The stories and feedback that we receive from our charities tells us how valuable and important this food is to them.

Shree Jalaram Mandir

Shree Jalaram Mandir is a community centre in Greenford that has been redistributing surplus food to homeless people in London for more than 6 years. Dr Mansukh Morjaria, Trustee at the temple, said: “Without the contribution from Tesco and FareShare, we wouldn’t be able to do what we do. It has made a massive impact on our ability to serve the homeless and needy community. Nearly 80% of the food we get is from Tesco and FareShare – if we don’t have that we wouldn’t be able to give anything to the homeless people.”

Man stood in front of white van

Shree Jalaram Mandir volunteer ready to deliver surplus food

1 in 5 charities have informed us that they may have had to close if they stopped receiving the food from FareShare. Many of them consider it a lifeline and often it means they can use any money saved from not having to purchase food to use on other vital services.

Man wearing apron and ladling food

Shree Jalaram Mandir volunteer preparing food

Food and Education Enterprise

Food and Education Enterprise (FEE Cafe) support local communities in Derby with a focus on BME/refugee groups and isolated people in long-term unemployment. Ali Neghipooran at FEE Cafe said: “In these difficult days, unemployed people, especially the disadvantaged groups struggling financially, face real problems in affording to buy basic food for their families. Our membership with FareShare in partnership with Asda has enabled us to provide a food bank service that many benefit from on a regular weekly basis.”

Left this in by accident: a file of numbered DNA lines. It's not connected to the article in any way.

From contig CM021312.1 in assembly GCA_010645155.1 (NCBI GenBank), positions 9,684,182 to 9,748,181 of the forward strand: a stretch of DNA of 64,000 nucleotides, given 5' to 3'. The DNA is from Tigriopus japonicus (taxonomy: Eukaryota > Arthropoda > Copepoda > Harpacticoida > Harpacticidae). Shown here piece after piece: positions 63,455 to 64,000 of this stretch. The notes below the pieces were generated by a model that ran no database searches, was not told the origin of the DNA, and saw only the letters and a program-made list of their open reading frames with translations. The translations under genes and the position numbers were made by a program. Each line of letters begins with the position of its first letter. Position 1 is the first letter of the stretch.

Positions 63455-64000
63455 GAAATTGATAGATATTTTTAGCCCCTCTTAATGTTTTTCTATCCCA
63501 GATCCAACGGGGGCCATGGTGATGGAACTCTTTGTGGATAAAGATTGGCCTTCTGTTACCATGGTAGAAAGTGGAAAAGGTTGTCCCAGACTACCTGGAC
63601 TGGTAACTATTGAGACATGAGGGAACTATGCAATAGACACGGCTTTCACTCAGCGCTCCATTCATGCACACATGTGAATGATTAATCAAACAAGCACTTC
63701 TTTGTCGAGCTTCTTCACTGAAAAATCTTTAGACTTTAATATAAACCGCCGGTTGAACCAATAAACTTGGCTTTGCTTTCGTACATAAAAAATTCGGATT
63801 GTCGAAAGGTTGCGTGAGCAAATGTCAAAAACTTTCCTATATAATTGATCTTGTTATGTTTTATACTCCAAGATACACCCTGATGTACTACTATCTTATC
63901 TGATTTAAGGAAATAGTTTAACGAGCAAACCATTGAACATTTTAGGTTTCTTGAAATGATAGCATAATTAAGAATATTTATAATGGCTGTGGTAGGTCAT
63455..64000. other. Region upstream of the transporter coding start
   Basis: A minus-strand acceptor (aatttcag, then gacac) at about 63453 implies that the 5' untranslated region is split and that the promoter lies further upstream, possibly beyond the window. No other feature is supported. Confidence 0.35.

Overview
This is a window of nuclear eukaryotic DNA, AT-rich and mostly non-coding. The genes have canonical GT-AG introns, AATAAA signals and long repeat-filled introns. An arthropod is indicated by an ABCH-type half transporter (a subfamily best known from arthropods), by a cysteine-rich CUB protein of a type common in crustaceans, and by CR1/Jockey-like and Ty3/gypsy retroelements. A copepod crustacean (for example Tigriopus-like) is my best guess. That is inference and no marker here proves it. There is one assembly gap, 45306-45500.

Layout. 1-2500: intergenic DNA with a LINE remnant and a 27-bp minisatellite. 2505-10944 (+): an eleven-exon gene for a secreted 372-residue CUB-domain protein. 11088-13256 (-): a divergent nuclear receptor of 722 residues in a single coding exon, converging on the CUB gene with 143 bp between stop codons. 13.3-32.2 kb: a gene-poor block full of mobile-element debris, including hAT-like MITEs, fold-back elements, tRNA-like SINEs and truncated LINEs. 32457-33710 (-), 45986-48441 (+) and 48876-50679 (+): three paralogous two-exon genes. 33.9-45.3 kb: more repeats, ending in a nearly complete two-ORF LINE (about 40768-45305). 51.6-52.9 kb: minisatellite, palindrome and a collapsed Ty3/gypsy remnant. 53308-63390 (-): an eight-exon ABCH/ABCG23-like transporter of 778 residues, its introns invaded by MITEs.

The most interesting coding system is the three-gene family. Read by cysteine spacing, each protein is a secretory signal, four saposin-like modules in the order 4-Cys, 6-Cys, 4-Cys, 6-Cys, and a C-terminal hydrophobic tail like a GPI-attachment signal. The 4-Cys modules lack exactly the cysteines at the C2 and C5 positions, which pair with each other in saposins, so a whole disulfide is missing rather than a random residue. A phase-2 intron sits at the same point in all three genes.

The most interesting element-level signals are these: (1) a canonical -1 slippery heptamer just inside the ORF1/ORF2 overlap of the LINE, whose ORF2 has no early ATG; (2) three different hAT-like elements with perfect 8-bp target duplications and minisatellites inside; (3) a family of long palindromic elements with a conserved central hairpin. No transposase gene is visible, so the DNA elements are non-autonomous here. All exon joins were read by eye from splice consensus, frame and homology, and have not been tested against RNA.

For us at FareShare, this is where our motivations lie: in being able to support these critical services in local communities and to do that little bit more to help vulnerable people. The volunteers who run these services, from the local cook at the community centre to the mum helping at the afterschool club to the community advocate running the local youth drop-in centre, are all trying to make a difference to someone’s life and make it a bit better. We are privileged to be able to help them by providing the surplus food to complement their offer.

Burton YFC

Snack time at Burton YFC

Burton YFC is a youth charity supporting young people in the community by providing activities and food. Sue Garb from Burton YFC said: “As we serve snacks at all our youth clubs and holiday activities, it’s been brilliant to have extra food available. Young people are always hungry and we all enjoy being creative with what we receive. For some young people, it has meant they’ve tried different types of bread and fruit. It’s always fun to see their faces when they realise they actually like something new.”


More Info

If you volunteer with a local charity that could benefit from surplus food, please get in touch with FareShare via www.fareshare.org.uk/getting-food/

 

 

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This post was written by Hannah Woodcock